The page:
· Never married: 22.2%
· Now married: 66.0%
· Separated: 1.6%
· Widowed: 5.8%
· Divorced: 4.4%
7.9% Foreign born (4.0% Europe, 2.5% Latin America).

A Request

There is evidently a deep need to hate Disney.

This thread is probably not the best place for a diatribe about corporate greed, the dangers of media consolidation, the sterilization of art, child molestation, homophiles or corporate censorship.

If, instead, you use a search engine and type the words "hate Disney", you will get a bonanza of Disney haters. There are at least 20 Hate Disney Forums. It's more popular than planning, by far.

search.yahoo.com/search?p=hate+Disney&ei=UTF-8&fr=fp-tab-web-t&cop=mss&tab=

If you are one of those who needs to hate Disney, pick one of those websites and vent there. Then, refreshed, come back and discuss the urban planning and architectural issues raised by Celebration.
 

steveanne

Member
Messages
176
Points
7
Ahh yes, Celebration. I used to work for the mouse a few years back and had many friends that lived in Celebration. Very nice... for a company that has caused so much sprawl! Unfortunately, a lot of tourists see Celebration as just another place to check out for free off of Route 192.

Off topic, for you Central Floridians...

What can be done to 192 in Kissimmee?? Holy crap! Run down hotels, themed areas closing at the drop of a hat (Xanadu - House of the Future, and the Haunted Dinner Show come to mind), terrible traffic, flea markets everywhere! A Publix every 1/2 mile...

My favorite eyesore on 192 is the Viking Motel... And have you noticed everything is "something world"? Boot World, Shell World, Citrus World, Flea World, etc...
 
Messages
16
Points
1
I spy with my little eye....lots o' cars and no pedestrians. What is up with that? That's no kind of urbanism.
 

ablarc

Cyburbian Emeritus
Messages
713
Points
20
Shorter

I will make future posts shorter. What do you recommend for a length?
 

Cardinal

Cyburbian
Messages
10,080
Points
34
Re: Shorter

ablarc said:
I will make future posts shorter. What do you recommend for a length?
Just use a handful of the best shots, then put the rest in the gallery. The problem is that it takes so long to download the images eacg time you read the thread, even when you have DSL.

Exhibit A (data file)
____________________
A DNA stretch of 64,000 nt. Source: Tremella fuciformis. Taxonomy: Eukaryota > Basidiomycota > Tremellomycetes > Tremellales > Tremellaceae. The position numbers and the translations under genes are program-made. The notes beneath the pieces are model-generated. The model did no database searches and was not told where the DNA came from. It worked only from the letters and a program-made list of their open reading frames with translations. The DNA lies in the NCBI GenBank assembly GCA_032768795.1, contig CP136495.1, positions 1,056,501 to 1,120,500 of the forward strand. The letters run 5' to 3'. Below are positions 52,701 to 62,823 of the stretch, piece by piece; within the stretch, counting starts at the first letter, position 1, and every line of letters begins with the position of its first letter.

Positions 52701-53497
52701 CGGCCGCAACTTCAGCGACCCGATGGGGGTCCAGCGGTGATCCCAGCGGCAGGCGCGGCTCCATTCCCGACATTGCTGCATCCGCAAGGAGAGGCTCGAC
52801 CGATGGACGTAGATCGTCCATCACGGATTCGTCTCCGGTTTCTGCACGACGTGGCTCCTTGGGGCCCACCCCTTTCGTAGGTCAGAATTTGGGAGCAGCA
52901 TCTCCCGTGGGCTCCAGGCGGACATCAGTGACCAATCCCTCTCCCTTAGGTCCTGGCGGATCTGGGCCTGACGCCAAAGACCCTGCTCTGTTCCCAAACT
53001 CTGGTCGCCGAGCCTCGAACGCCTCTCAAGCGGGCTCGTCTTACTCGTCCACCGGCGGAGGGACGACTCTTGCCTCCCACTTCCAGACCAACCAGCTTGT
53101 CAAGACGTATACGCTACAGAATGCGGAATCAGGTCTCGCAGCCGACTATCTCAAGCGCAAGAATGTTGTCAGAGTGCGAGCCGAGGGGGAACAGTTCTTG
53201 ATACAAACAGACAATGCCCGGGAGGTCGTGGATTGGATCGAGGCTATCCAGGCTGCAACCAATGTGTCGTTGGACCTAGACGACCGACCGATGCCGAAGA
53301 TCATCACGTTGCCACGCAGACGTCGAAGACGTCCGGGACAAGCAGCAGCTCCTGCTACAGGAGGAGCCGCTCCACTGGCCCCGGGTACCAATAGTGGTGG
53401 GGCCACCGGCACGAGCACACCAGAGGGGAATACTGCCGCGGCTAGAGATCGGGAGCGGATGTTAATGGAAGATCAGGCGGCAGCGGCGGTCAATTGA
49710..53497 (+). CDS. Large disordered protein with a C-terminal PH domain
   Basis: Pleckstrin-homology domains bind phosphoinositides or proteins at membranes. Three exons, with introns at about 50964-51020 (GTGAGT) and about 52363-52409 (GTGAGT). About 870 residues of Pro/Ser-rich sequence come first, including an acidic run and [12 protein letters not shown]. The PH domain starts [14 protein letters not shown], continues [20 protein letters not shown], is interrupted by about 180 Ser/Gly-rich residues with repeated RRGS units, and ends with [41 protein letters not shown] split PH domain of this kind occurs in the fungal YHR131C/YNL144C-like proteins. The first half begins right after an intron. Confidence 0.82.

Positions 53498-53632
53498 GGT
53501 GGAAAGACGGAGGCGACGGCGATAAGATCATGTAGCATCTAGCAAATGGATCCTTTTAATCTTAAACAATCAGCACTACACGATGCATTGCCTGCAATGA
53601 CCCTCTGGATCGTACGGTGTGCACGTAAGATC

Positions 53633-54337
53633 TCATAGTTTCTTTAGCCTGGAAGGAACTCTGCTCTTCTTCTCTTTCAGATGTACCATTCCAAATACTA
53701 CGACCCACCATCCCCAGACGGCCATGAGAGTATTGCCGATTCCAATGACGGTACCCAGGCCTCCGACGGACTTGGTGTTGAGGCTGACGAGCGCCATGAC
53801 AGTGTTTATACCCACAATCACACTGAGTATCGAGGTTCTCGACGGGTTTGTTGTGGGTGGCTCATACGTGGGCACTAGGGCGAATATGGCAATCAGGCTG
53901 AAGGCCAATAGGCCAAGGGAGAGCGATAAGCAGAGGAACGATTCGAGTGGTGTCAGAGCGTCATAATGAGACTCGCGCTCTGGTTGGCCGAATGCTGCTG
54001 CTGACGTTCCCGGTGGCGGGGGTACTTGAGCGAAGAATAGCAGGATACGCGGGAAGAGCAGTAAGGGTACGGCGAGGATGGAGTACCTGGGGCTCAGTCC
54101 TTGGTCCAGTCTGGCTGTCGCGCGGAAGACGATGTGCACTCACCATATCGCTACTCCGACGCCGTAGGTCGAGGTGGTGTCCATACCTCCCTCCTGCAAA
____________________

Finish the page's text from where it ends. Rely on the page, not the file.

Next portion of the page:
H

Cyburbian
Messages
2,850
Points
24
Very pretty, but when I visited Celebration it felt very sterile and too "Disney".

What I don’t understand is if people want this lifestly why not move intown of an existing town? Why must we manufacture towns when we already have perfectly good ones? Is the attraction because it is new? What will happen when Celebration becomes old? Remodeling must be a pain the buttocks, the codes regs of what you can and cant do are so strong from what I understand.

I have to give both Celebration and Disney the big thumbs down.
 

jordanb

Cyburbian
Messages
3,232
Points
25
Because real towns have real town problems. New urbanist "towns" are make-believe towns where everything is perfect.
 

H

Cyburbian
Messages
2,850
Points
24
jordanb said:
Because real towns have real town problems. New urbanist "towns" are make-believe towns where everything is perfect.
Yeah, ‘perfectly’ boring. :-S

Real towns also have real culture. Celebration has as much culture as a strip mall. :p

But jordanb,unfortunately I believe you have it right on the mark here. :-|
 

brandonmason

Cyburbian
Messages
140
Points
6
There are public discussion boards for Celebration residents at www.34747.com and the main page has really nice pictures that are regularly updated.

It's interesting to see what the folks who inhabit that town discuss...
 

el Guapo

Capitalist
Messages
5,995
Points
31
ablarc Long post, but I'm glad you provided us with the epic. Thanks.

To the Old crusty towns are better bunch I say, give them a chance. Most of what you retro types rave about was just as new and offbeat as the White City or Central Park were in their days. Experimentation is good. No one is being forced to live there.
 

Dan

Dear Leader
Staff member
Moderator
Messages
18,601
Points
69
jordanb said:
Because real towns have real town problems. New urbanist "towns" are make-believe towns where everything is perfect.